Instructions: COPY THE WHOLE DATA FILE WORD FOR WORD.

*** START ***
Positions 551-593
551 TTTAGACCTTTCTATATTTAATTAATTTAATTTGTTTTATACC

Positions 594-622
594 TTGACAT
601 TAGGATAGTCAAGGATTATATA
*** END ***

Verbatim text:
Positions 551-593
551 TTTAGACCTTTCTATATTTAATTAATTTAATTTGTTTTATACC

Positions 594-622
594 TTGACAT
601 TAGGATAGTCAAGGATTATATA